STAVROPOL, Russia (Reuters) - At least five people were killed and 20 injured on Wednesday when a bomb exploded outside a theatre in the southern Russian city of Stavropol just before the start of a Chechen dance show, investigators said.
Investigators opened a criminal case under terrorism laws, the Prosecutor General’s Office said in a statement.
The ethnically Russian Stavropol region, which borders the violence-racked Muslim republics of the North Caucasus, has been hit by Islamist attacks in the past, but not in recent years.
Islamist rebels have vowed in recent months to expand their campaign of shootings and bombings to Russian cities. Suicide bombers on the Moscow metro in March killed 40 in the worst attack on the Russian heartland since 2004.
The prosecutor’s office statement said the bomb, which contained explosives equivalent to 200-250 grammes of TNT, exploded 15 minutes before the start of a concert by a celebrated Vainakh dance troop from Chechnya.
The dance troop is closely associated with Chechen leader Ramzan Kadyrov, who has posed for photographs with the dancers.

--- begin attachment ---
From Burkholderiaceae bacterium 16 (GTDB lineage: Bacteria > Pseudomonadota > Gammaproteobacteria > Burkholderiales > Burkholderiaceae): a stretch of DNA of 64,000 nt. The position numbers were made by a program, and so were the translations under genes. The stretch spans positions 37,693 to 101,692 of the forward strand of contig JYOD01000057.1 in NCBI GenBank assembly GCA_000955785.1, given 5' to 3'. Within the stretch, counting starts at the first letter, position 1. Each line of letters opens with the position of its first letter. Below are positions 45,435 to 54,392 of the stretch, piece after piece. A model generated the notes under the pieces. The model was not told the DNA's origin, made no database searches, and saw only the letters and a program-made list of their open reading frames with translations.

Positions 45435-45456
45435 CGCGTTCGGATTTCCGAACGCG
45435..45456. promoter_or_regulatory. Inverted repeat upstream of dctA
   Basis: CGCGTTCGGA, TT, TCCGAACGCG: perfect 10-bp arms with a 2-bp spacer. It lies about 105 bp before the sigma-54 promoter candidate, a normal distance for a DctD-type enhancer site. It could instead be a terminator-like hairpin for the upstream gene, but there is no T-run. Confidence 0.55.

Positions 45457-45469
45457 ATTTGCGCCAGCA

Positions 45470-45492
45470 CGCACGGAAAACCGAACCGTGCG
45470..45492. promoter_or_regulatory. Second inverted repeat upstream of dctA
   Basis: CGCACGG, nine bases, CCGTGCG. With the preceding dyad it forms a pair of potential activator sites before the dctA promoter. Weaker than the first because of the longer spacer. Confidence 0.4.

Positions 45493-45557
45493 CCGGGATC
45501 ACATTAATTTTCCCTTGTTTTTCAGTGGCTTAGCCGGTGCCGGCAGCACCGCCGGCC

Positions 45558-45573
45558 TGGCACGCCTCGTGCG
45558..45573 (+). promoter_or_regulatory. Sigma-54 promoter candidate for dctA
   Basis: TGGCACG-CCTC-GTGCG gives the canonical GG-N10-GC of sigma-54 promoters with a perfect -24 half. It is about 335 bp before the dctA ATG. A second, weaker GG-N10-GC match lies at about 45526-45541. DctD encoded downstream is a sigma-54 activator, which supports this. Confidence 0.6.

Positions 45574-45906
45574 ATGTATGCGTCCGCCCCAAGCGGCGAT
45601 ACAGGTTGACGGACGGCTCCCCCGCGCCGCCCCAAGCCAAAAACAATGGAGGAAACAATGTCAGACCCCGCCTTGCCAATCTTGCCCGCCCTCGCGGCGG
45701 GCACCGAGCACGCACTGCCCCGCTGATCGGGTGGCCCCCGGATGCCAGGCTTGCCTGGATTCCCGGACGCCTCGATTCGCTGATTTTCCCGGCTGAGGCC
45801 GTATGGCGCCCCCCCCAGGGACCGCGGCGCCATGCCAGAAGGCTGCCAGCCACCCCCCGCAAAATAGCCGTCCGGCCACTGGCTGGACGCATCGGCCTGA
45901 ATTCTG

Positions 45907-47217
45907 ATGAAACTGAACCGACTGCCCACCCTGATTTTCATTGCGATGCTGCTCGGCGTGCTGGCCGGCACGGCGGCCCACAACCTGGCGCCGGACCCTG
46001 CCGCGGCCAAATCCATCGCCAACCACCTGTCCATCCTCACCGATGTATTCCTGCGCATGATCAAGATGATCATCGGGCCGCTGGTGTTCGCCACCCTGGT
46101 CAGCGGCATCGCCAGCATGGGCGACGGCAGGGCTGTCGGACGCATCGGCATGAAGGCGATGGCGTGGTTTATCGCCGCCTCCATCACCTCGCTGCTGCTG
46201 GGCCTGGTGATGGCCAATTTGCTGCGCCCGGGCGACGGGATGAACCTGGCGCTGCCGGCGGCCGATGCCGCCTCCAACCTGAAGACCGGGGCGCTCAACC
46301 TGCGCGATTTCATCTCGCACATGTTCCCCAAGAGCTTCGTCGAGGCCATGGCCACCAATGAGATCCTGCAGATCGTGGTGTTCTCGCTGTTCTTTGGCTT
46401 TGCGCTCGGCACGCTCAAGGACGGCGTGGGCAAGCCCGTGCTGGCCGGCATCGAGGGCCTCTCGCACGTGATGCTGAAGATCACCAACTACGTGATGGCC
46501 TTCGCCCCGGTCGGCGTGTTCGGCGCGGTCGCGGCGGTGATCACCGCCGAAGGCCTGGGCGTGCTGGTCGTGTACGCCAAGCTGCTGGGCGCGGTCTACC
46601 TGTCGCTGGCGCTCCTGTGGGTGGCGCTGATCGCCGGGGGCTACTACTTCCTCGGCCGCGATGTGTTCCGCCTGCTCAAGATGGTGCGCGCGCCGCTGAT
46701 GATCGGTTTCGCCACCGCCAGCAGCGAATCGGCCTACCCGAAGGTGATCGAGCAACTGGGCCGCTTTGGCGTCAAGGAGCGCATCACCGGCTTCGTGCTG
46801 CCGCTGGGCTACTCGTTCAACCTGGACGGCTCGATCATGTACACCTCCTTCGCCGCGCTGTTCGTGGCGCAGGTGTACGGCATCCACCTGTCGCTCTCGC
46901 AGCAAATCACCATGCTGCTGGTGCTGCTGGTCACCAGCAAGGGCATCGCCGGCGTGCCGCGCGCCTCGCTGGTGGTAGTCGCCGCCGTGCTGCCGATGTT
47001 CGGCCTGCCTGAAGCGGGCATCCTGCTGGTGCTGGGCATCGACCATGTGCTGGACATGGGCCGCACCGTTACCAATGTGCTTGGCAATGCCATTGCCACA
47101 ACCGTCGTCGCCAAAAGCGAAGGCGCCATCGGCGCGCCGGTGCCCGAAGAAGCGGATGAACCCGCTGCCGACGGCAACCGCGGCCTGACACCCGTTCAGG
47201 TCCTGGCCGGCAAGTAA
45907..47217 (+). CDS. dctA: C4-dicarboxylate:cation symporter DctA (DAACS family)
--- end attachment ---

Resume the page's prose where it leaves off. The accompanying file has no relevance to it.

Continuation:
“About 15-20 minutes before the start of the concert we heard an explosion. We saw the blast had practically flung aside the crowd that had gathered outside...about 100-150 people,” Rustam, an eyewitness, told Ekho Moskvy radio.
Two bodies covered in white sheets lay near the exit of the Stavropol Concert Hall, which was sealed off by police. RIA news agency quoted local hospitals as saying at least 40 were injured in the blast.
“This is an unprecedented, brutal provocation,” said Stavropol Region Governor Valery Gayevsky, Interfax reported.
Russian President Dmitry Medvedev last year ordered that Stavropol Region be included in a new North Caucasus Federal District along with mainly-Muslim Chechnya, Dagestan and Ingushetia in a bid to tackle growing violence.
Medvedev’s new envoy to the district, former metals executive Alexander Khloponin, on Wednesday called an emergency meeting to discuss the bombing, RIA reported.
Stavropol city is 350 km (220 miles) northwest of Chechnya’s local capital Grozny. It has largely escaped Islamist insurgent attacks, but the surrounding region has seen some of the deadliest attacks in the long-running conflict.
Chechen rebels seized hundreds of hostages in a hospital in the Stavropol Region town of Budyonnovsk in 1995 and more than 100 died during the rebel assault and a botched Russian raid.
In the last major attack, seven Russian policemen and 12 gunmen were killed when special forces stormed houses to fight rebels holed up in a village near the city in 2006.
Writing by Conor Humphries; Editing by Matthew Jones